Re: Freeness of vague Synopsys license
Andreas Bombe writes ("Freeness of vague Synopsys license"):
> I am currently working on reintroducing GHDL into Debian. It is a VHDL
> compiler/simulator that includes non-standard VHDL libraries from
> various vendors and I have to throw out most of them (unlike before, it
> now comes with the core standard libraries reimplemented under a free
> license). I'm now unsure whether I should keep the Synopsys libraries
> which found some wider use before its features were finally offered by
> the VHDL language standard.
> Here is the copyright statement and license from one of the files in its
> | Copyright (c) 1990, 1991, 1992 by Synopsys, Inc. All rights reserved.
> | This source file may be used and distributed without restriction
> | provided that this copyright statement is not removed from the file
> | and that any derivative work contains this copyright notice.
> It offers use and distribution without restriction, but technically not
> explicitly modification. However, if permission of modification weren't
> intended, the requirement of keeping the copyright statement would be
> pointless. Therefore I am leaning towards permission of modification
> being implied.
I agree with your interpretation.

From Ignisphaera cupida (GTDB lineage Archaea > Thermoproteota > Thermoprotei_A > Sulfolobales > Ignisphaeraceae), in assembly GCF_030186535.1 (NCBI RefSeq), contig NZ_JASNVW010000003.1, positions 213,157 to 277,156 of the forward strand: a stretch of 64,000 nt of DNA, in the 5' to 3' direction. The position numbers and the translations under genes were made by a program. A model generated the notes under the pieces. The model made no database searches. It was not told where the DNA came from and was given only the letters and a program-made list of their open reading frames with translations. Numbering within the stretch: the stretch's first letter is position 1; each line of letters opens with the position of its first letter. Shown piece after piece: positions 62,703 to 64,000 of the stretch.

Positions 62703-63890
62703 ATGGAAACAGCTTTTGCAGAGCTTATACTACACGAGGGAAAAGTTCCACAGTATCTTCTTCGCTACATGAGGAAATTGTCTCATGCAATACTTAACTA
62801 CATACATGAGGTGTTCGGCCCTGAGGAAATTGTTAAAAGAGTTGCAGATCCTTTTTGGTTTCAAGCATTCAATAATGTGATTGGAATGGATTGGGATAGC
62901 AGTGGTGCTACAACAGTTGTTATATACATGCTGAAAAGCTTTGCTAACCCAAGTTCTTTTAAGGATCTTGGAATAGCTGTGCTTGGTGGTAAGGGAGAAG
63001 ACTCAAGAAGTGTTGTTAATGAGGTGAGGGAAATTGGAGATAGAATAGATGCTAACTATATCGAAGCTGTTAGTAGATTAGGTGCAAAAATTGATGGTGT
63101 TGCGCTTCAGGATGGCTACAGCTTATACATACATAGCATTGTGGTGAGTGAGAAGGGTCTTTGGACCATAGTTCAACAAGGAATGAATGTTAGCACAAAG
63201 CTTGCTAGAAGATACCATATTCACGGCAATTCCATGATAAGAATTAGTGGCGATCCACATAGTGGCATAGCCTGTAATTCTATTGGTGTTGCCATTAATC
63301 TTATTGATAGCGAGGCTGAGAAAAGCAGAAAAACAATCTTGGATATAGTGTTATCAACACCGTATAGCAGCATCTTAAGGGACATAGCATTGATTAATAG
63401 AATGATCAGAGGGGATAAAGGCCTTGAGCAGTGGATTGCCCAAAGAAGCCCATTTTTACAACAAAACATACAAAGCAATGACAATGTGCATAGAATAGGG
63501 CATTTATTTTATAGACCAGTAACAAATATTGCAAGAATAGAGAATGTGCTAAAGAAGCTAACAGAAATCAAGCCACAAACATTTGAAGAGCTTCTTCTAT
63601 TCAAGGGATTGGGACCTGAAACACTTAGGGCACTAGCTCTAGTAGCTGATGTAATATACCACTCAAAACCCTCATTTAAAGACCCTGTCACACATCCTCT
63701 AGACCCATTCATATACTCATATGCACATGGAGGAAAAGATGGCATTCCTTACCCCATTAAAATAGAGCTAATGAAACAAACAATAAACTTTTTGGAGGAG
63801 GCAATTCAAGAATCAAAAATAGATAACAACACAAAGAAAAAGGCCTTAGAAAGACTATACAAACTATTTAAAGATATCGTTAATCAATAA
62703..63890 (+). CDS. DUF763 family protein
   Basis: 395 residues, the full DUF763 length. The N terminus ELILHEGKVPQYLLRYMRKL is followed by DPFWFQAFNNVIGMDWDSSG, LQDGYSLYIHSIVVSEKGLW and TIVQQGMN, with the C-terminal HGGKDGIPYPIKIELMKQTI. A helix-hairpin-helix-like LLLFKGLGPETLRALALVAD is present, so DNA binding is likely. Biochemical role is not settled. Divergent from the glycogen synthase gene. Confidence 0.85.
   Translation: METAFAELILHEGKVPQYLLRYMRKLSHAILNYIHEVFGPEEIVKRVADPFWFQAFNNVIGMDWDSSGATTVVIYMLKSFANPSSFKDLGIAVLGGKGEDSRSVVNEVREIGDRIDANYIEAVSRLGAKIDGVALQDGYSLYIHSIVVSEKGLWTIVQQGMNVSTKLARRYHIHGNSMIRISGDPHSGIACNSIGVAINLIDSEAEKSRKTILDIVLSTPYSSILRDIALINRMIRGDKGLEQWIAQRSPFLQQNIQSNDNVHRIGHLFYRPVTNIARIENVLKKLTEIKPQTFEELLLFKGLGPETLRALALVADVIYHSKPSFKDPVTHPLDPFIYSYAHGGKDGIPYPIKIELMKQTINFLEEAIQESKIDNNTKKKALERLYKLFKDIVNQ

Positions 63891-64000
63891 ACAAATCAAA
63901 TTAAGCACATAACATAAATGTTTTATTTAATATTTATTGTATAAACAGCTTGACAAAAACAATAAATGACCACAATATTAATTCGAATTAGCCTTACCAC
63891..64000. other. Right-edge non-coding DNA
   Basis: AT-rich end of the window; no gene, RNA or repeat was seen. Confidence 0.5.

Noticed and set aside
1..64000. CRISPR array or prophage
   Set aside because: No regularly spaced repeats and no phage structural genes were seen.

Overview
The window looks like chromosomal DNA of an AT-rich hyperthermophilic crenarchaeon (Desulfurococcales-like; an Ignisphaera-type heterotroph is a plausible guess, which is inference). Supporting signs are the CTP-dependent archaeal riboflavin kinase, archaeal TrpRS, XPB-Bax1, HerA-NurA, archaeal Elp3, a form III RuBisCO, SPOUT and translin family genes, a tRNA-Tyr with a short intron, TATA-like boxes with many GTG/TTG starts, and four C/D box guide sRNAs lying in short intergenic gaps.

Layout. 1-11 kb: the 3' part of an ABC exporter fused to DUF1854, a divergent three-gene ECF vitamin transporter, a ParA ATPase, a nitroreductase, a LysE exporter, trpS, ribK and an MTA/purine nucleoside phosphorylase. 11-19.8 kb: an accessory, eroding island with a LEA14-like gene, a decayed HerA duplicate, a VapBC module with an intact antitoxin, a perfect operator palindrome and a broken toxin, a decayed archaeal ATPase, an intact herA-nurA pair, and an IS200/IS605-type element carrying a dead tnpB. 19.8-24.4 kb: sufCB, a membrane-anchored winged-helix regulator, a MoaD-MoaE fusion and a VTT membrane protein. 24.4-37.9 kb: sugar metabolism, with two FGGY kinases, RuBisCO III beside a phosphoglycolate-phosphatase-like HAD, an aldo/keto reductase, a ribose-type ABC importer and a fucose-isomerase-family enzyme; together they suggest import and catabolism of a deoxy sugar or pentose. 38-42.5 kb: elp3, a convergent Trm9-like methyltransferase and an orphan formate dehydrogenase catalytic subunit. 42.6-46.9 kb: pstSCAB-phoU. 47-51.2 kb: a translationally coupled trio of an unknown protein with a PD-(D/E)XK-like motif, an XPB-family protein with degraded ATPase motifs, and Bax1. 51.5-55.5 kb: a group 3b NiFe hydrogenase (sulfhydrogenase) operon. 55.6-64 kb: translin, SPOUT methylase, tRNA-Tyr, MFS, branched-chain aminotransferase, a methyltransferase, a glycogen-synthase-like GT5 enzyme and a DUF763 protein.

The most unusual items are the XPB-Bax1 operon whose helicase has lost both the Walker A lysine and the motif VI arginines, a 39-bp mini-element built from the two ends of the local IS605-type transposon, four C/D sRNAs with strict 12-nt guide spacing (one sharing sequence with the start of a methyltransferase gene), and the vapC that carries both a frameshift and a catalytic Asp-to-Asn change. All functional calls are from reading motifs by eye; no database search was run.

The implication you are imputing is necessary for the wording to make
sense. At least all the common law jurisdictions I'm familiar with
would take the same approach to interpretation of legal language as
you have done.
> Keeping these files would be "nice to have" but not a requirement. Users
> with legacy VHDL projects using Synopsys libraries would need to find
> and install these libraries themselves if they were removed.
Even better: that means that in the very unlikely even that someone
would disagree with our interpretation, we could simply remove these
files again without having to untangle a lot of within-Debian
But even if that weren't the case I think the necessarily implication
is that permission was granted (and the copyrightholders are likely to
be estopped from claiming otherwise because everyone has been relying
on that implied permission for, presumably, years).
Ian Jackson <email@example.com> These opinions are my own.
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